Detoxing is not just about food and diet. During a detox, physical, emotional and spiritual health are all addressed. A detox programme is a health reset and is focused on healing and regenerating your digestive tract. It will also help to wake up, activate and strengthen the organs that will be involved in detoxifying your body.
Why do a detox?
The purpose of any detox plan is to take the load off the organs that naturally detoxify the body – the liver, kidneys, and bowel, while at the same time supporting and improving their performance. If you want to fast track your health, or give your body a break, you can follow a safe and do-able 7-14 day programme or extend the programme for longer if you wish. Many people start with 2 weeks and extend to 4 weeks.
How does it work?
Eating only whole, clean foods helps retrain your palate so you’re less likely to want those fatty, salty and sugary foods. A ‘detox’ protocol can also remove triggers to eating, which can be useful, especially if you’re habit driven or an emotional or comfort eater. It is a bit like rebooting your computer.
A dietary detox follows the concept of cleansing the body of toxins by eliminating certain foods, loading up on fresh fruit and vegetables, avoiding alcohol and caffeine, and rehydrating with plenty of water, for a set time period. Often a detox can result in quick weight loss, improvements in GIT and skin health and increased energy.
What to do
Check your diary and mark a week where you have a clean break from functions or events that might derail your detox, such as weddings, birthdays, or special occasion meals. Some people may experience a ‘cleansing’ reaction in the first few days of detox, including headaches, skin breakouts or loose bowel movements. This can be due to the sudden withdrawal of certain foods, in addition to stimulation of detoxifying organs. These symptoms should subside in 24 to 48 hours.
What to eat while doing your detox
Examples of foods to enjoy
- Fruit: any and all fresh fruit
- Vegetables: any and all fresh vegetables
- Fish: fresh, canned in water or olive oil
- Lean red meat, chicken without the skin (limit to two serves per week)
- Legumes: dried or canned, such as kidney beans, chickpeas, lentils
- Eggs: preferably organic
- Olive oil (preferably extra virgin), coconut oil (unprocessed)
- Nuts: raw unsalted almonds, walnuts, macadamias and cashews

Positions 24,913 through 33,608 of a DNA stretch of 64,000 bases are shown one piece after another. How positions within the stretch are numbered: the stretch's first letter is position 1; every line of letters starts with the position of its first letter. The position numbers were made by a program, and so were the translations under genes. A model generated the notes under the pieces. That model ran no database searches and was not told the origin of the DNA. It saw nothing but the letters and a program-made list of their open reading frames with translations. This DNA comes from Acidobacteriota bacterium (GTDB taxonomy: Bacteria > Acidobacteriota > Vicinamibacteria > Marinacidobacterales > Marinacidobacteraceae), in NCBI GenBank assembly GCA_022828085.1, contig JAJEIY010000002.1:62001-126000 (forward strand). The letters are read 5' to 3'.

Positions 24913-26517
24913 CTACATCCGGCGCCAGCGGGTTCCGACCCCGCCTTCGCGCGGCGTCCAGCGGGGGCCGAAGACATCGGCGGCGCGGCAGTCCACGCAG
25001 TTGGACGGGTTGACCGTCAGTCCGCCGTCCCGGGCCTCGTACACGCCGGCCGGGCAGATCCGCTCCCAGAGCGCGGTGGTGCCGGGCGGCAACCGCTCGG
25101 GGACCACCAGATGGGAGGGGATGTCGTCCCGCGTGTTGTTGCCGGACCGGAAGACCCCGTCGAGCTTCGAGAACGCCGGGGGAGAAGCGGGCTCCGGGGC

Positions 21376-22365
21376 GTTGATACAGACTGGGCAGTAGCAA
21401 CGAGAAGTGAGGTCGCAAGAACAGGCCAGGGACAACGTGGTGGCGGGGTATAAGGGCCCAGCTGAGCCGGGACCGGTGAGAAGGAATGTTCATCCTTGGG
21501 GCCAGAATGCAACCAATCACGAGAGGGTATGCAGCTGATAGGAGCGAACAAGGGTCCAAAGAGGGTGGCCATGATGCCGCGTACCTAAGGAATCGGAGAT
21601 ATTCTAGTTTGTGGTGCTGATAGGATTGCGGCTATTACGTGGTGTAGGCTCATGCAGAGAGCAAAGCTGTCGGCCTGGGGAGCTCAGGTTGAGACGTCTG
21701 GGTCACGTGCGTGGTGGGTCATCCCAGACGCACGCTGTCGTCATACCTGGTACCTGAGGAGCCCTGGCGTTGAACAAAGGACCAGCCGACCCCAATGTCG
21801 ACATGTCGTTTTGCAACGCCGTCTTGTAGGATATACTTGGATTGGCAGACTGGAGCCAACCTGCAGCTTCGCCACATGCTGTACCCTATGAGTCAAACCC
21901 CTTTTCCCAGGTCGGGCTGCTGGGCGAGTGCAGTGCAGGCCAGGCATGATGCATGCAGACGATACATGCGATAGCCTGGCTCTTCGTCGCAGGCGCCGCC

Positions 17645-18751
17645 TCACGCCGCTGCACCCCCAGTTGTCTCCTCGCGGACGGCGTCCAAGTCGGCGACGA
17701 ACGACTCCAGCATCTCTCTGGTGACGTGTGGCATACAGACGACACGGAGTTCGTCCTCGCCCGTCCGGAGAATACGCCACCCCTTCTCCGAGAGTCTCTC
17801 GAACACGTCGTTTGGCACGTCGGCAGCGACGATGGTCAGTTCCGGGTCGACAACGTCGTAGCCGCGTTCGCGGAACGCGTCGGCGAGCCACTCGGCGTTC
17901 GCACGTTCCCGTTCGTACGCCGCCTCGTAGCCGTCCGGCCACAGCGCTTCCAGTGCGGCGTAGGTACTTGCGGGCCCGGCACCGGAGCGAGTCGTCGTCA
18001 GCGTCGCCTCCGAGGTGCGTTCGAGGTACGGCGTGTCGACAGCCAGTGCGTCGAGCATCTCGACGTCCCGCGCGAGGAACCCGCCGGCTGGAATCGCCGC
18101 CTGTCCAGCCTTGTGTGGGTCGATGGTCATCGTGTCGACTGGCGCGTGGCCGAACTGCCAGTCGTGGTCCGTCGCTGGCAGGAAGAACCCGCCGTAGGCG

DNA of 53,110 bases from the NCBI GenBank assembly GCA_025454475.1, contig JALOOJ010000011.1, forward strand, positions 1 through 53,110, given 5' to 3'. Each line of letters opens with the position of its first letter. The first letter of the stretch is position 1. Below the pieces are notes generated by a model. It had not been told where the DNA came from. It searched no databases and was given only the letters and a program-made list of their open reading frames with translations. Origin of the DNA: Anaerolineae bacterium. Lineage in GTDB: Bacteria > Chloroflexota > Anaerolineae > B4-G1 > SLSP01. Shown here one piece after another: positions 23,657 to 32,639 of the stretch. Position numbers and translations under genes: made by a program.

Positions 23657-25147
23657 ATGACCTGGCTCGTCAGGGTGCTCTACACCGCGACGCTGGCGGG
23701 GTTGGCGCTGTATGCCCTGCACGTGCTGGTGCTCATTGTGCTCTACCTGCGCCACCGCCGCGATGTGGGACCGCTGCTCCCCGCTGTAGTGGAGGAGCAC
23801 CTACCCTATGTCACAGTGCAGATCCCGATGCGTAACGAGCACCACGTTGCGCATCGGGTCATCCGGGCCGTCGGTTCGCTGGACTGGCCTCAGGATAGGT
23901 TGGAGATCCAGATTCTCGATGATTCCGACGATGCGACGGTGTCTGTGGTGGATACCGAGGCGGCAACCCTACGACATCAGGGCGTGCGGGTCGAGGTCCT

- Seeds: raw unsalted sesame, pumpkin and sunflower seeds
- Green tea, white tea, weak black tea (decaffeinated)
- Water: from one to three litres of water per day
Examples of foods to avoid
- Alcohol and coffee
- Sugar, honey, maple syrup, artificial sweeteners
- Processed foods
Your practitioner will usually provide a comprehensive food guide to help plan your meals.
Tips while you are on your detox
1. Morning lemon juice: To kick start the digestion and cleanse the system. Squeeze the juice of half a lemon in a cup of hot water, or a teaspoon or tablespoon (depending on your tolerance) of apple cider vinegar in a glass of warm water. Drink first thing in the morning before breakfast.
2. Exercise: During detox aim to exercise for one hour daily. And not just any exercise, try something that makes you pant and puff and raise a sweat like a spin cycle, going for a run, walking uphill, hot yoga or boxing. Vigorous exercise increases lymph flow and circulation to help sweat out toxins. However even regular walking is good.
3. Raw foods: Aim to eat more raw foods. Raw foods contain more nutrients and enzymes. Try adding fresh sprouts to a salad daily. This can also be done via juices. Raw vegetables can be served as snacks.
4. Detox the mind: While you’re detoxing the body, clear the clutter from your mind too. Try 15 minutes of meditation per day. Or if meditating isn’t your thing, try belly breathing. Start by placing hands palm down on your lower belly. Breathe in through your nose, counting slowly to 3 or 4 counts. Feel your tummy rise with the breath. Breathe out just as slowly, allowing the belly to drop. Do this for 15 minutes daily. Meditation apps help as well.
5. Drink water: Aim to drink two-three litres of fluid daily. This will help move the lymph and support kidney detoxification. Fresh vegetable juice and herbal detox teas are good too. Or make your own brew by mixing one or a combination of dandelion root and nettle, cleavers, calendula, burdock and red clover. Add one teaspoon of the dried herbs to a cup of boiling water. Steep for five to ten minutes, strain and drink.
6. Body brushing: Doing this daily will support circulation and increase skin detoxification. Using a loofah or natural fibre body brush, brush the skin with firm circular strokes before you step into the shower. Start from the feet and hands, moving up the legs and towards the arms, avoiding the delicate area of throat and face, and any rash or sore spots. Then jump in the shower. Finish your shower with a one-minute burst cold water which brings the blood circulation to the skin.
7. Chew: Aim to chew each mouthful of food 10 to 12 times before swallowing. Bringing mindfulness to mealtimes improves digestion, allowing you to feel a sense of fullness s a need to overeat.
8. Go organic if possible: if you can source good organic fruit and vegetables.
Your detox will involve:
• A Detox Diet- a clean diet guided by a food list of allowed and not allowed foods.
• Nutritional and herbal support for detoxification via powdered supplements suggested by your practitioner.
When you have completed this stage, you can recommence your normal clean diet and supplement protocol.
Discuss doing a detox with your nutritionist or naturopath.